New Book about Pittsburgh Jazz Legend Billy Strayhorn Strikes the Right Note

Strayhorn: An Illustrated Life is a gorgeous, lovingly curated coffee-table book that should serve as a much-needed reminder of Strayhorn’s signature importance in jazz history.

Originally from Dayton, Ohio, jazz composer, arranger and pianist Billy Strayhorn moved to Pittsburgh with his family when he was a boy. After spending time with his mother’s family in North Carolina, Strayhorn returned to Pittsburgh and attended Westinghouse High School, where his career in music got underway.

Strayhorn: An Illustrated Life is a gorgeous, lovingly curated coffee-table book that should serve as a much-needed reminder of Strayhorn’s signature importance in jazz history. Too often he has been lost in the large shadow cast by his partner Duke Ellington. 

Not long after meeting Ellington at the Stanley Theater, where Duke’s orchestra was performing, the younger man accepted an invitation to serve as his collaborator. Strayhorn was 23 years old at the time but already had composed, while at Westinghouse, his most famous tune, “Lush Life.” Strayhorn would go on to compose such classics as “Take the ‘A’ Train,” “Passion Flower,” “The Far East Suite” and “Blood Count.”

Over the years, Strayhorn’s contributions to the Ellington songbook were downplayed, if not flat-out denied. Strayhorn died from esophageal cancer in 1967 at the young age of 51. It wasn’t until the mid-1990s that his legacy began to receive a much-needed reevaluation. Notably, David Hajdu’s excellent biography from 1996 shed light on Strayhorn’s own genius.
“Strayhorn: An Illustrated Life” is full of anecdotes from luminaries such as Lena Horne and Rosemary Clooney, as well as many rare photos and copies of Strayhorn’s handwritten manuscripts. This is a great addition to the critical reassessment of a true giant of jazz.

Strayhorn: An Illustrated Life, edited by A. Alyce Claerbaut and David Schlesinger; Agate Bolden; $35
 

The very popular Images of America series continues with another fine entry detailing the history of Pittsburgh. This time it isn’t one of our neighborhoods that gets the spotlight; rather our world famous bridges take center stage in the aptly titled Pittsburgh’s Bridges.

As the authors write in their informative introduction, “Perhaps no other city in the United States is as well known for its collection of bridges as Pittsburgh, Pennsylvania. While some cities have a signature bridge … Pittsburgh has so many notable bridges that it is not defined by a single bridge but by its diverse collection, earning it the title ‘City of Bridges.’”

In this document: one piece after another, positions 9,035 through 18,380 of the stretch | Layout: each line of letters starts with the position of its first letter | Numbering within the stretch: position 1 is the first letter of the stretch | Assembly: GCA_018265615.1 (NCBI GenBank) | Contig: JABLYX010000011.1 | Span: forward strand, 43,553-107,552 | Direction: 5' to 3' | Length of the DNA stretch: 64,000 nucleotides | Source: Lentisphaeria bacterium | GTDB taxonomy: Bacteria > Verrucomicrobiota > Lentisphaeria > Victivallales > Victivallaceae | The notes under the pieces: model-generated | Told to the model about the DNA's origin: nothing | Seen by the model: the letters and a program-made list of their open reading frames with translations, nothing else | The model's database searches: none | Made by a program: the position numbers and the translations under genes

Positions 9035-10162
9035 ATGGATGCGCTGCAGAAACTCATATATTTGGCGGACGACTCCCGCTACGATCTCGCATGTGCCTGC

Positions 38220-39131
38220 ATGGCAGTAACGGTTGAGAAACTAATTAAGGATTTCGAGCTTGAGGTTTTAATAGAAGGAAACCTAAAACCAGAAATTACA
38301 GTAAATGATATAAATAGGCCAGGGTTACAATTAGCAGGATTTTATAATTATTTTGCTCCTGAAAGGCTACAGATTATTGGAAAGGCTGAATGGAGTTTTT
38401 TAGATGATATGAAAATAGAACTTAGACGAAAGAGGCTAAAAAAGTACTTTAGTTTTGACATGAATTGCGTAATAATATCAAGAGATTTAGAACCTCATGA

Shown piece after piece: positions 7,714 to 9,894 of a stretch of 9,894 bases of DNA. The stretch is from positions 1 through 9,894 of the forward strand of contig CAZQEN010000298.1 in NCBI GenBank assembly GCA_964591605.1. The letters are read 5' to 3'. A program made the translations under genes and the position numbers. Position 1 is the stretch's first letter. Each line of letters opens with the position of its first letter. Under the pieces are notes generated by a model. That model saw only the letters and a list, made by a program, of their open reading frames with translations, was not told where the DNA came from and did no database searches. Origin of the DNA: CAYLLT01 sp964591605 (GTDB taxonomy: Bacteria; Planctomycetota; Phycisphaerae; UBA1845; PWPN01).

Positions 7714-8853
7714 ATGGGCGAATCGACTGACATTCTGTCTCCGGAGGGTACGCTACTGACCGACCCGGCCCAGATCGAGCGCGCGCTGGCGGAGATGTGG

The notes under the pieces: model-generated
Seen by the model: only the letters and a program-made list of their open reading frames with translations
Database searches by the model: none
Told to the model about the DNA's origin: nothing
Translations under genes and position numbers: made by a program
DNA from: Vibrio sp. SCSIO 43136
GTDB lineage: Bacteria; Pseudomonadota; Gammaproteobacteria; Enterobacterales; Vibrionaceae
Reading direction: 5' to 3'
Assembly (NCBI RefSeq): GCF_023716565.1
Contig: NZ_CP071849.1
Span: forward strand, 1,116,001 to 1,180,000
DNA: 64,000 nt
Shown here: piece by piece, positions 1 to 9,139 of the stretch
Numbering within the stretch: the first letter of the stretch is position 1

As we’ve come to expect from the Images of America series, this volume is overflowing with amazing archival photos of our city’s incredible bridges, many of which no longer exist (such as the first Point Bridge, which spanned across the Mon and was replaced in 1927). There are awe-inspiring photos of bridges under construction such as the Smithfield Street Bridge and the beloved Three Sisters spanning the Allegheny River. The building and razing of our bridges tells the story of our city through these engineering marvels.

Pittsburgh’s Bridges, by Todd Wilson and Helen Wilson; Arcadia Publishing; $21.99
 

Speak Up


photo by mark mahaney/redux
 

Jan. 20/ International activist and author Ayaan Hirsi Ali visits the Pittsburgh Speakers Series. Born in Mogadishu, Somalia, Ali embraced Islam as a young woman but found herself questioning the dictates of the religion, particularly the subservience of women. Ali was named one of Time Magazine’s 100 Most Influential People of 2005. She has published widely including a collection of essays, “The Caged Virgin” (2006), and the memoirs “Infidel” (2007) and “Nomad: From Islam to America” (2010).
(Heinz Hall, 600 Penn Ave., downtown; 412/392-4900, pittsburghspeakerseries.org)

Jan. 30/ The Staghorn Poetry Series, curated by poet Deena November, is one of the newer literary happenings in town. This series is just as comfy and inviting as its namesake, The Staghorn Home & Garden Cafe, a fairly recent addition to Greenfield. Take the chill off this winter afternoon with poet Angele Ellis and short-story writer Taylor Grieshober at this free event. (Staghorn Home & Garden Café, 517 Greenfield Ave., Greenfield; 412/315-7298, staghorngardencafe.com)
 

 

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